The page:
Vox amps tend to be brighter, ‘janglier’ and have less prominent low end than Fenders. Despite this, there are some great examples of how this amp can be used; John Scofield has done beautiful things with a Telecaster and a Vox AC30!

ImageProductFeaturesPrice
VOX (AC30C2)VOX (AC30C2)
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Best Solid-State Amps for Jazz

Roland Cube

Roland Cube amps are popular and robust solid-state amplifiers that generally house numerous quality inbuilt effects.

Portable and often more affordable than their tube amp equivalents, these are a good bet for those looking for a practical piece of equipment that can be used in a variety of different settings.

Whilst we’d recommend the Roland Blues Cube amp as a solid choice for playing jazz, the low-budget Roland Cube micro is well worth a look for the ultimate in portable quality or practicing at home.

ImageProductFeaturesPrice
Roland CUBE-10GXRoland CUBE-10GX
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ZT Lunchbox

The ZT Lunchbox amp provides great tones in a very compact package.

Modern jazz guitar great Julian Lage, amongst others, has been seen to gig with one of these!

There are minimal controls, but this little thing can produce remarkable volume for its size!

ImageProductFeaturesPrice
ZT Lunchbox Junior ComboZT Lunchbox Junior Combo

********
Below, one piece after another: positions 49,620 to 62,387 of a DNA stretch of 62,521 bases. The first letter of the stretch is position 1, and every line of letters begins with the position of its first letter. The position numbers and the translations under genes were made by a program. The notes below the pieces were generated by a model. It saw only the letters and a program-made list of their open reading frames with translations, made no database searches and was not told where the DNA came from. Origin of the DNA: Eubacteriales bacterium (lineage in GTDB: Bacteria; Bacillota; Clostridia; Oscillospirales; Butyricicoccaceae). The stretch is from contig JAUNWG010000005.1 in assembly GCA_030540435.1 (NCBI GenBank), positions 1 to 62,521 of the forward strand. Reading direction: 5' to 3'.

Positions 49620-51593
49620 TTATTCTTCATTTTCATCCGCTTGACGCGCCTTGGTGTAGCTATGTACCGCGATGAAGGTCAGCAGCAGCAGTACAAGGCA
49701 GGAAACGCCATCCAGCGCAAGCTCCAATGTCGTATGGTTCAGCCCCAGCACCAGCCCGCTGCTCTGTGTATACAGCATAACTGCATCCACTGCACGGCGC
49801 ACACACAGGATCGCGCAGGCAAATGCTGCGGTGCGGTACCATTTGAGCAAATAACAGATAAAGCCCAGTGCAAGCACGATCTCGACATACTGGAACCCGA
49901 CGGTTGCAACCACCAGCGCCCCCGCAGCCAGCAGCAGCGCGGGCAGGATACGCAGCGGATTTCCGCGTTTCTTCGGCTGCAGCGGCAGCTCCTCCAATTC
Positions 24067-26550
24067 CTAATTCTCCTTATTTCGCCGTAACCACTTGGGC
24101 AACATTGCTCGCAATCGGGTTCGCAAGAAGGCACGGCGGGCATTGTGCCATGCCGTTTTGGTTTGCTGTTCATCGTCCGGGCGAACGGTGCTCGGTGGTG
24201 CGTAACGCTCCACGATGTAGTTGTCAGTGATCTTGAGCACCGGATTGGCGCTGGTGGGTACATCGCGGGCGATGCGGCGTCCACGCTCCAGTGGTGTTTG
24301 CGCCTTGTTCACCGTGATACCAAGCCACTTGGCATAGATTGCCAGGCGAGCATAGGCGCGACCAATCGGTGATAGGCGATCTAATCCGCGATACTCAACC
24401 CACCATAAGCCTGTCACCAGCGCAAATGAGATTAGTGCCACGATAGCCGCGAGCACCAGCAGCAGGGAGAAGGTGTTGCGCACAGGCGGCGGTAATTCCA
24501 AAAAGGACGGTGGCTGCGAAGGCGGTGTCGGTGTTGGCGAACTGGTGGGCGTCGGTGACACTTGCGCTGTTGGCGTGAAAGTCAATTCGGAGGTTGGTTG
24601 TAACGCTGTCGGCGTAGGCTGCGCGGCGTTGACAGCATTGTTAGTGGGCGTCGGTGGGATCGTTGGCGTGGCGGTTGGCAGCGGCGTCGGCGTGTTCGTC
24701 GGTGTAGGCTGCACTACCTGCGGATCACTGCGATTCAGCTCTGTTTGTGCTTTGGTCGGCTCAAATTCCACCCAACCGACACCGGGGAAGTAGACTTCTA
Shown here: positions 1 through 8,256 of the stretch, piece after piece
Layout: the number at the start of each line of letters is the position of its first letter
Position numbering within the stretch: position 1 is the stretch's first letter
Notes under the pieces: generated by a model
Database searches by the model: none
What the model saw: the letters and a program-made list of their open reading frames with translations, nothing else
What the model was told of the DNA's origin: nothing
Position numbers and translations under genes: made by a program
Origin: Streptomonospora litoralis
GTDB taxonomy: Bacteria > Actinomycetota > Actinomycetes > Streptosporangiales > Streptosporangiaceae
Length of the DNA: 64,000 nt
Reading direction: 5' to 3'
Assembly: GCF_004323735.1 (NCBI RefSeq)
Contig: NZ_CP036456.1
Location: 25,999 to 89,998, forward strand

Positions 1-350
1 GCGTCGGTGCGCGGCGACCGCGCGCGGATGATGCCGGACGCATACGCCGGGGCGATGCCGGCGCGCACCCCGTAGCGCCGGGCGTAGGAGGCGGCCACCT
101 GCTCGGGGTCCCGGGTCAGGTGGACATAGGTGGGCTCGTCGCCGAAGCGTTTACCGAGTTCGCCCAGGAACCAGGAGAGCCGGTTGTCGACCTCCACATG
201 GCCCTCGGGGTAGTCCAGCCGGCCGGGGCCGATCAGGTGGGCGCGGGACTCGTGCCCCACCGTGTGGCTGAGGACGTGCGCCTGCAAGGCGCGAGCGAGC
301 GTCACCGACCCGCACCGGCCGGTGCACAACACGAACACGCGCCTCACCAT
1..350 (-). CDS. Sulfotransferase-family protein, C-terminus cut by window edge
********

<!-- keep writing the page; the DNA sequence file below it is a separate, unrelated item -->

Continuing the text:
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AER Compact 60

The AER compact 60 is a go-to amp for many jazz players, including Russell Malone.

Designed for acoustic instruments, this amp is very transparent, and played with an archtop guitar, can produce a rich, warm, ‘wooden’ tone.

ImageProductFeaturesPrice
AER COMPACT 60/4 AmpAER COMPACT 60/4 Amp
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Hopefully this guide gave you some better insight into your options when it comes to buying a great jazz guitar amplifier. As always, let us know in the comments what your set up of choice is: solid-state or tube amps? Or does it depend on the occasion..?

Looking for more jazz guitar?

Check out this round up of 10 of the best modern jazz guitarists today, or this rundown of the best types and brands of guitars for playing jazz.

 

Discover Jazz
Discover Jazz

The label ‘Discover Jazz’ is attached to articles which have been edited and published by Jazzfuel host Matt Fripp, but have been written in collaboration with various different jazz musicians and industry contributors. When appropriate, these musicians are quoted and name-checked inside the article itself!